£30 - 40k (DOE) + Benefits: Guru Careers: We are seeking a Solutions Consultan...

Guru Careers: Software Developer

£30 - 35k + Benefits: Guru Careers: We are seeking a Software Developer (JavaS...

Day In a Page

Read Next
 

If I were Prime Minister: I'd give tax cuts to the rich, keep Trident, and get my football team wrong

Frankie Boyle
 

Election catch-up: Blairites for and against a Miliband victory

John Rentoul
Fishing for votes with Nigel Farage: The Ukip leader shows how he can work an audience as he casts his line to the disaffected of Grimsby

Fishing is on Nigel Farage's mind

Ukip leader casts a line to the disaffected
Who is bombing whom in the Middle East? It's amazing they don't all hit each other

Who is bombing whom in the Middle East?

Robert Fisk untangles the countries and factions
China's influence on fashion: At the top of the game both creatively and commercially

China's influence on fashion

At the top of the game both creatively and commercially
Lord O’Donnell: Former cabinet secretary on the election and life away from the levers of power

The man known as GOD has a reputation for getting the job done

Lord O'Donnell's three principles of rule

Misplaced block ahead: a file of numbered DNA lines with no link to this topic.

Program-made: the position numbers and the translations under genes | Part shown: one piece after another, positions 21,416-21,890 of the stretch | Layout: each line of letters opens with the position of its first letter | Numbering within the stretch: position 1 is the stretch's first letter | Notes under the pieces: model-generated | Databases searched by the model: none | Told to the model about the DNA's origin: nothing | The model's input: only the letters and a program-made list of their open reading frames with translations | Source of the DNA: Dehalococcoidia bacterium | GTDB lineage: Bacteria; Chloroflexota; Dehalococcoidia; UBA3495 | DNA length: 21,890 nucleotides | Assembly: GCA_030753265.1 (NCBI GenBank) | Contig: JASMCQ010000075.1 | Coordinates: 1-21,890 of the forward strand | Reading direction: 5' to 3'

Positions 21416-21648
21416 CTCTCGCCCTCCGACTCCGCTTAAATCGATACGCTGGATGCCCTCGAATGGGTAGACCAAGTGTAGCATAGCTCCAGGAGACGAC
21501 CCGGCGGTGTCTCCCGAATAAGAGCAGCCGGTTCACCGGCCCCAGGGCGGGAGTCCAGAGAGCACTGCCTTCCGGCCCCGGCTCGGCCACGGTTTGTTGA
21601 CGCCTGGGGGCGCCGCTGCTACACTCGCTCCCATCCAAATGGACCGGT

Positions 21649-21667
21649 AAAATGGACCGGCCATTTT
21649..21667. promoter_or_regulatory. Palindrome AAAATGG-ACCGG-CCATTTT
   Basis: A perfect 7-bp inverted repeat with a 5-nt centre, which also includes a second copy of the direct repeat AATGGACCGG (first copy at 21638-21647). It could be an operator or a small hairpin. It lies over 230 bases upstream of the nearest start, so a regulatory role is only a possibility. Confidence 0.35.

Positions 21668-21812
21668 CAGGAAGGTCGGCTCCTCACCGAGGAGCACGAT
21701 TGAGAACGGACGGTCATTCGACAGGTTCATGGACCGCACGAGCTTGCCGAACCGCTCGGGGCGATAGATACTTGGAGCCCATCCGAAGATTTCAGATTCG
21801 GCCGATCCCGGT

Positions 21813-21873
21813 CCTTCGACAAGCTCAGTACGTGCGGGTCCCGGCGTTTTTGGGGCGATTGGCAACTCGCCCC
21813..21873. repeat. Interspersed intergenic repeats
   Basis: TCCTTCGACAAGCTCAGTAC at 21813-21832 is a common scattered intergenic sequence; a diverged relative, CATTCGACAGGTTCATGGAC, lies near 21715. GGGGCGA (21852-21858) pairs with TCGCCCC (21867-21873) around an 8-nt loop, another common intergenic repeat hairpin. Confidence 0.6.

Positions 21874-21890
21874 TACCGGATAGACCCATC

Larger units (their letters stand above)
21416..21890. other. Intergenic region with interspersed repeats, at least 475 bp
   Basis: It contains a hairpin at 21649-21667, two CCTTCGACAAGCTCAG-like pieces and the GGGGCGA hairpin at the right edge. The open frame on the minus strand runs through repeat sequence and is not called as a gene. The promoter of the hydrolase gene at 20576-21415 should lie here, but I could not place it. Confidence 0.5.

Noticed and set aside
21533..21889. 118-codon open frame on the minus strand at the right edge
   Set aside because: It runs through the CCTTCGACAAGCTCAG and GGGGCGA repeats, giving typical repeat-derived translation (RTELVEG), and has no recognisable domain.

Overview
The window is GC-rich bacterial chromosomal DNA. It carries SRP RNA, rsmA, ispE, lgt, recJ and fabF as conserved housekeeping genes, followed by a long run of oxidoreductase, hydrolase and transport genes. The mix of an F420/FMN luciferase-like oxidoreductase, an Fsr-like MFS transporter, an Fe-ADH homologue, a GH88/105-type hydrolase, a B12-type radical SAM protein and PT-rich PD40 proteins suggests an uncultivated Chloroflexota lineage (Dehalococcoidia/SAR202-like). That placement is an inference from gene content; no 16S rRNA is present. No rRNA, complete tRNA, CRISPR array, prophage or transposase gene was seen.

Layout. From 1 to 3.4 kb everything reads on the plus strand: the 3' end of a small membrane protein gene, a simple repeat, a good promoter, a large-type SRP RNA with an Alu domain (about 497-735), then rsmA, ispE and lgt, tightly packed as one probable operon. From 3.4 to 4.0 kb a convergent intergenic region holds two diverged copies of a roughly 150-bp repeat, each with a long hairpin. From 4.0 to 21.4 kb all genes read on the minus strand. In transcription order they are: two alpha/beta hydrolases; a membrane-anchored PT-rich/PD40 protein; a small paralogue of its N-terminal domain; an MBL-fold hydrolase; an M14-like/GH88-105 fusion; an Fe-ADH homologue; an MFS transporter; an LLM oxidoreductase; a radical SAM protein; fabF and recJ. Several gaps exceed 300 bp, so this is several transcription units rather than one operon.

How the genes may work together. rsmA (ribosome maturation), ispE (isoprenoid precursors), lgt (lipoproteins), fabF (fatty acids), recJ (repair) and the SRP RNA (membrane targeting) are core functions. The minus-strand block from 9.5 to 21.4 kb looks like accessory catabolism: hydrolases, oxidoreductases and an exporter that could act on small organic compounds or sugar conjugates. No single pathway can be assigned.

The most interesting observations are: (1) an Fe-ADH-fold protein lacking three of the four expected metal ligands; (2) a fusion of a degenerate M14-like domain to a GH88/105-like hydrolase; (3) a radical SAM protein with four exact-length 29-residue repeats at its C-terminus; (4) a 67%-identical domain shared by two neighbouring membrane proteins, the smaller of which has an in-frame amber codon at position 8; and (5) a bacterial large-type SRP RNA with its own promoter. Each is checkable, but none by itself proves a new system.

Rainbow shades: It's all bright on the night

Rainbow shades

It's all bright on the night
'It was first time I had ever tasted chocolate. I kept a piece, and when Amsterdam was liberated, I gave it to the first Allied soldier I saw'

Bread from heaven

Dutch survivors thank RAF for World War II drop that saved millions
Britain will be 'run for the wealthy and powerful' if Tories retain power - Labour

How 'the Axe' helped Labour

UK will be 'run for the wealthy and powerful' if Tories retain power
Rare and exclusive video shows the horrific price paid by activists for challenging the rule of jihadist extremists in Syria

The price to be paid for challenging the rule of extremists

A revolution now 'consuming its own children'